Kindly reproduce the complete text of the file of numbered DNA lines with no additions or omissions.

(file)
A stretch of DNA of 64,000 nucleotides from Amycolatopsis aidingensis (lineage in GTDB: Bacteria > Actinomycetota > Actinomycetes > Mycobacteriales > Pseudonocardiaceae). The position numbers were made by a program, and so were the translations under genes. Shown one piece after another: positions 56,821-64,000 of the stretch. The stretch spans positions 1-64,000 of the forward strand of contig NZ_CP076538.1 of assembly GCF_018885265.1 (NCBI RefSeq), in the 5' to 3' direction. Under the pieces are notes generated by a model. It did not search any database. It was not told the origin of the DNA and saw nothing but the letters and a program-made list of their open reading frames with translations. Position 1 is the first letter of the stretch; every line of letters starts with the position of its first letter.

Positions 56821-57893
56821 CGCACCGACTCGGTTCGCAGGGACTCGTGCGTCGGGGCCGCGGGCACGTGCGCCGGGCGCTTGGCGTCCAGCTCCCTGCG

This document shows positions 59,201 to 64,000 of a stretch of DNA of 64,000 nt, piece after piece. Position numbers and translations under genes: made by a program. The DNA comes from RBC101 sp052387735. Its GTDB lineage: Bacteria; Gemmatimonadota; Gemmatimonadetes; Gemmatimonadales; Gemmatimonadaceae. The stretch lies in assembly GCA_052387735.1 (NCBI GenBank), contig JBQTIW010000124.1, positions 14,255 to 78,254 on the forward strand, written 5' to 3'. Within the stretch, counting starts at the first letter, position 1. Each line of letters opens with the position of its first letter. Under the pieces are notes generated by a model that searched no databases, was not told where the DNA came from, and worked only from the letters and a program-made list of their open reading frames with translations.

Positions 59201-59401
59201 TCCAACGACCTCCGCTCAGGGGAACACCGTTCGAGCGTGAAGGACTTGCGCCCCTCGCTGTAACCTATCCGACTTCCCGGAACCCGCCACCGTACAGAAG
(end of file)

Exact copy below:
A stretch of DNA of 64,000 nucleotides from Amycolatopsis aidingensis (lineage in GTDB: Bacteria > Actinomycetota > Actinomycetes > Mycobacteriales > Pseudonocardiaceae). The position numbers were made by a program, and so were the translations under genes. Shown one piece after another: positions 56,821-64,000 of the stretch. The stretch spans positions 1-64,000 of the forward strand of contig NZ_CP076538.1 of assembly GCF_018885265.1 (NCBI RefSeq), in the 5' to 3' direction. Under the pieces are notes generated by a model. It did not search any database. It was not told the origin of the DNA and saw nothing but the letters and a program-made list of their open reading frames with translations. Position 1 is the first letter of the stretch; every line of letters starts with the position of its first letter.

Positions 56821-57893
56821 CGCACCGACTCGGTTCGCAGGGACTCGTGCGTCGGGGCCGCGGGCACGTGCGCCGGGCGCTTGGCGTCCAGCTCCCTGCG

This document shows positions 59,201 to 64,000 of a stretch of DNA of 64,000 nt, piece after piece. Position numbers and translations under genes: made by a program. The DNA comes from RBC101 sp052387735. Its GTDB lineage: Bacteria; Gemmatimonadota; Gemmatimonadetes; Gemmatimonadales; Gemmatimonadaceae. The stretch lies in assembly GCA_052387735.1 (NCBI GenBank), contig JBQTIW010000124.1, positions 14,255 to 78,254 on the forward strand, written 5' to 3'. Within the stretch, counting starts at the first letter, position 1. Each line of letters opens with the position of its first letter. Under the pieces are notes generated by a model that searched no databases, was not told where the DNA came from, and worked only from the letters and a program-made list of their open reading frames with translations.

Positions 59201-59401
59201 TCCAACGACCTCCGCTCAGGGGAACACCGTTCGAGCGTGAAGGACTTGCGCCCCTCGCTGTAACCTATCCGACTTCCCGGAACCCGCCACCGTACAGAAG